10. A computer program product comprising a computer usable medium having control logic stored therein for causing a computer to manage project risk in a business environment, the control logic comprising: first computer readable program code means for causing the computer to receive a risk description, a first priority associated with the risk description, a second priority associated with the risk description, and a target time associated with the risk description; second computer readable program code means for causing the computer to set a priority value of the risk description to be equal to the first priority; third computer readable program code means for causing the computer to compare a current time with the target time; fourth computer readable program code means for causing the computer to check for presence of a mitigation plan associated with the risk description; fifth computer readable program code means for causing the computer to set the priority value of the risk description to be equal to the second priority, if no mitigation plan associated with the risk description is present and the current time is after the target time; and sixth computer readable program code means for causing the computer to output the priority value of the risk description.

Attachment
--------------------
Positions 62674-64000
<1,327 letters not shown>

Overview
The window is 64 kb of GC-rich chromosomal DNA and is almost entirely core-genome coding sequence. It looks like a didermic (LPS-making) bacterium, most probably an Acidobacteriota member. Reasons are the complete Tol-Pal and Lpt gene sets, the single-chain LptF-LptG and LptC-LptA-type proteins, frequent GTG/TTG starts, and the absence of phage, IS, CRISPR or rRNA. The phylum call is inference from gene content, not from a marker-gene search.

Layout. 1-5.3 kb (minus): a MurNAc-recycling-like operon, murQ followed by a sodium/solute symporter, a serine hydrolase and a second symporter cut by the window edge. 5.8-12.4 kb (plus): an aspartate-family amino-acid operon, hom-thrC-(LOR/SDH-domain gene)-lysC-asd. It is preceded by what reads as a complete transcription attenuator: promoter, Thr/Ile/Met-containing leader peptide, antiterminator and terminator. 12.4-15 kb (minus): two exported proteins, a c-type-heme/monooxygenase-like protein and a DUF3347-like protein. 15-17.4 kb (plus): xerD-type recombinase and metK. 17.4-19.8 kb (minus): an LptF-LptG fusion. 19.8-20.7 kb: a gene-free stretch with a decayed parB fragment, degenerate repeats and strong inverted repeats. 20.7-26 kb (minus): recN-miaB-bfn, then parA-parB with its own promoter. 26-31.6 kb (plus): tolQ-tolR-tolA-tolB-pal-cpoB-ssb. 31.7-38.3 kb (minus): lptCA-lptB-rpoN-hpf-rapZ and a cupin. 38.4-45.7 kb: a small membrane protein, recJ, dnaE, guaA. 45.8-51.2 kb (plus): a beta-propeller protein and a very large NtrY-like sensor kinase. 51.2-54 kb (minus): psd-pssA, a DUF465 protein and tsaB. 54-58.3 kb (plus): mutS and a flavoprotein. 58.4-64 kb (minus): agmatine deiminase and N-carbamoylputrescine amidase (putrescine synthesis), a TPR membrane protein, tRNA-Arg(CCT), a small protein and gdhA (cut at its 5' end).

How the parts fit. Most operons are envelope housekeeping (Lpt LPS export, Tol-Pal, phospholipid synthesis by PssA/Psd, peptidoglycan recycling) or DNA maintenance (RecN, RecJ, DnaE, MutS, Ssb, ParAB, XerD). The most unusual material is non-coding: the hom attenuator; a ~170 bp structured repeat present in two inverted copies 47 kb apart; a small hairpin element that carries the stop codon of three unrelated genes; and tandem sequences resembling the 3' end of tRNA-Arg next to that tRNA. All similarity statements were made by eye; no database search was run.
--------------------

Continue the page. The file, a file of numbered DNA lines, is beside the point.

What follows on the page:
11. The computer program product of claim 10, wherein the control logic further comprises: seventh computer readable program code means for causing the computer to prompt for entry of a mitigation plan associated with the risk description, if no mitigation plan associated with the risk description is present.

12. The computer program product of claim 11, wherein the seventh computer readable program code means causes the computer to prompt, at the target time, for the entry of the mitigation plan.

13. The computer program product of claim 10, wherein the priority value is set based on a third priority associated with an interrelated project.

14. The computer program product of claim 13, wherein the priority value of the project and a priority value of the interrelated project are each set to be equal to the highest priority value associated with either the project or the interrelated project.